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Published - Inspiration for Special Timepiece in a Wreck

A story about how a vintage yacht inspired the design of the latest Panerai watch.

In 2006, Angelo Bonati, chief executive of the watchmaker Officine Panerai and an avid yachtsman, was in Antigua’s English Harbor and on his way to having a drink with friends when he saw an abandoned boat lying among the mangroves.

The hull was in bad shape but he instantly recognized a William Fife design. Fife, a legendary Scottish yacht builder in the late 19th and early 20th centuries, was renowned for the quality and classic lines of his boats, which were recognizable, too, by their trademark stylized Chinese dragon decorative scrollwork.

“I went on board to visit it that day and I immediately thought it could become an ambassador for Panerai,” Mr. Bonati said in a telephone interview. “Two months later, we had acquired the boat.”
The 22-meter, or 72-foot, Bermudan ketch, named the Eilean, had lost its masts. The sax board, the topmost plank, was split and the toe rail, the narrow strip running along the edges of the boat’s deck, was missing. But Panerai sent the ketch back to Italy on a cargo ship and had it restored by a Viareggio shipyard.

Relaunched in 2009, Eilean now occasionally sails in the Panerai Classic Yachts Challenge, an international regatta for classic and vintage yachts that the Florentine watch brand has been sponsoring since 2005.

In a bit of serendipity, making for a good marketing story, Panerai discovered that Eilean had been designed in 1936, the same year that Panerai designed the prototype for its first underwater watch for the Italian Navy.

The boat has now inspired Panerai’s new Luminor Submersible 1950 3-Days Automatic Bronzo PAM382, the first Panerai watch with a bronze case.

“Looking through the deck of the boat, I noted that all the metallic fixtures were in bronze and I thought, ‘why don’t we realize a watch inspired by Eilean,’ which is why we made this special edition of 1,000 watches,” Mr. Bonati said. The use of bronze gave the watch, “a special look that makes it very unique and exclusive,” he added.

Bronze is an unusual metal for high-end watchmaking, though not unheard of — it has been used, for example, by Gérald Genta for the Gefica Safari and by the young Italian company Anonimo in several watches. The alloy is resistant to seawater corrosion and offers a high degree of structural strength. But it develops a muted sheen, or patina, with time that can put some people off — though it also gives the watch an aged appearance that others find appealing.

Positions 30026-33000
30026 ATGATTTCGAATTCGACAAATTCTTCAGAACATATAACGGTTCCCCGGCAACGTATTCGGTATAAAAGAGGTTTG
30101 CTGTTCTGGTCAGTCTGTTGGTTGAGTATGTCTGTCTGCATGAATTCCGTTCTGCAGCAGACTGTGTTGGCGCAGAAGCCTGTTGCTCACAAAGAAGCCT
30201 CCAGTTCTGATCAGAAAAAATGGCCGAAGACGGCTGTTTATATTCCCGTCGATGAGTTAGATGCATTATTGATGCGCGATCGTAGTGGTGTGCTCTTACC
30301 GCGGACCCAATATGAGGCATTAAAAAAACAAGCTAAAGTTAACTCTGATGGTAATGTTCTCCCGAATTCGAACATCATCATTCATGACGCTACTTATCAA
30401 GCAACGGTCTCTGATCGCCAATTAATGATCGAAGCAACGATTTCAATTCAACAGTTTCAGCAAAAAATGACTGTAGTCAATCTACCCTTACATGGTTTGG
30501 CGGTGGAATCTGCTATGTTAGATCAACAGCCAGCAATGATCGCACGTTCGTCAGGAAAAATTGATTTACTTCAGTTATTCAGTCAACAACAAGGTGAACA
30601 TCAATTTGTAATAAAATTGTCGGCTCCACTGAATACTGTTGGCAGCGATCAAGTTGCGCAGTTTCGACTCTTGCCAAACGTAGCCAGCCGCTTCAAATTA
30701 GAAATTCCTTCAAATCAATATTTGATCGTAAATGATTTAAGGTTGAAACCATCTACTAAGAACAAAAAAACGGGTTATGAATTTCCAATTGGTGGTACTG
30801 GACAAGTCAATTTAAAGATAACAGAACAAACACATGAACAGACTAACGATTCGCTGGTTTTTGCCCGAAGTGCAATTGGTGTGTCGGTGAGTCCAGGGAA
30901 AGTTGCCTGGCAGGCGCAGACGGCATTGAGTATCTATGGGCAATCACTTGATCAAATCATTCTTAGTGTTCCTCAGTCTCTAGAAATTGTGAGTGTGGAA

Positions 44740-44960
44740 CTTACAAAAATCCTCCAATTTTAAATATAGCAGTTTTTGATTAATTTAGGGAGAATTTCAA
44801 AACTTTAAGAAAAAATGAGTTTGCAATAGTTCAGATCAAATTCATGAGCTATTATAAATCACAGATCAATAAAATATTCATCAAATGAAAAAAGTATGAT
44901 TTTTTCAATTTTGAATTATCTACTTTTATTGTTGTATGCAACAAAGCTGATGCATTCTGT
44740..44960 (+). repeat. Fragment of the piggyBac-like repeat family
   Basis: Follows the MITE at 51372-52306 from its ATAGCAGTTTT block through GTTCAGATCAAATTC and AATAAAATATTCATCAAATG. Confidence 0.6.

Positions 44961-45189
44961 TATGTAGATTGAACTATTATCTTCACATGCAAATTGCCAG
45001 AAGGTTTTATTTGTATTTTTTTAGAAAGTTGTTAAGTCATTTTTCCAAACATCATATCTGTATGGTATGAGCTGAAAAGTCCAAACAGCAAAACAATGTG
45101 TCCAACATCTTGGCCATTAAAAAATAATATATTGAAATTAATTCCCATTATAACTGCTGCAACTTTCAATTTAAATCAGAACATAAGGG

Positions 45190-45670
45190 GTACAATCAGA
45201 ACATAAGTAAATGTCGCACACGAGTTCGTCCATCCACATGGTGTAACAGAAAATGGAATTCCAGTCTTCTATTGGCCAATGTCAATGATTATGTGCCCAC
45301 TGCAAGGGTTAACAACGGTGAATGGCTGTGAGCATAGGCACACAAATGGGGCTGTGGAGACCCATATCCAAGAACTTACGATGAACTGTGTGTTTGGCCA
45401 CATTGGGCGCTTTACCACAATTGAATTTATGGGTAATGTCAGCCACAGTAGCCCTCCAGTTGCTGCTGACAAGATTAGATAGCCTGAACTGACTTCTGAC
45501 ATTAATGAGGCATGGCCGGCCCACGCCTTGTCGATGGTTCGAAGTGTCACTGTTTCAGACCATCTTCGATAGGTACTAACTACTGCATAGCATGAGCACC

“The changes to the surface of the bronze alloy are front-loaded,” said Su Jia Xian, a watch collector and journalist in Singapore. “Most of the patina occurs early in use because of the oxidation layer which gradually forms. That contrasts with conventional watch metals like steel or gold, which constantly suffer wear and tear with use.”

Mr. Su said he ordered one of the watches because he liked the idea of a patina’s developing with time, giving character to the timepiece: “And also, I’m embarrassed to admit, a Panerai limited edition itself is appealing, since they are usually tough to get.”

The Bronzo has a 47-millimeter, or 1.8-inch, case that is water-resistant to 300 meters. The watch incorporates an unidirectional rotating bezel, which was first introduced on the Egiziano, a model developed in the second half of the 1950s and supplied to the underwater commandos of the Egyptian Navy, in response to that navy’s request for an “indestructible watch.” The innovative feature helped divers to calculate the time of immersion, thanks to a graduated scale with embossed numerical index markers positioned at each of the four cardinal points.

The characteristic Panerai bridge protecting the winding crown, with the lever ensuring the perfect water-resistance of the crown itself, is also made of bronze.

The watch’s automatic P.9000 caliber was designed and produced in the Officine Panerai manufacturing facility in Neuchâtel, Switzerland.

Antonius Kerssenbrock, general manager of Panerai in Southeast Asia, said the company had always liked to use unusual materials, pointing out that in recent years it had introduced a watch in ceramic, the Radiomir 8 Days Ceramica, and another watch incorporating a new composite material, the Luminor Composite Marina 1950 3 Days Automatic, created by an electrochemical process involving the transformation of aluminum.

Mr. Bonati said that reactions to the new bronze watch had been “enthusiastic,” with about 25 percent of the 1,000 limited edition watches committed to Asian retailers, 25 percent to Europe and the rest divided between the Middle East and the United States. “It’s all sold,” he said, referring to preorders by retailers.

Mr. Bonati said the company had no plans to do more bronze watches.    “This was a very special edition. And I think that’s why Panerai is appreciated by collectors,” he said. “Such a watch will not only keep its price but also increase in value.”

As published in the International Herald Tribune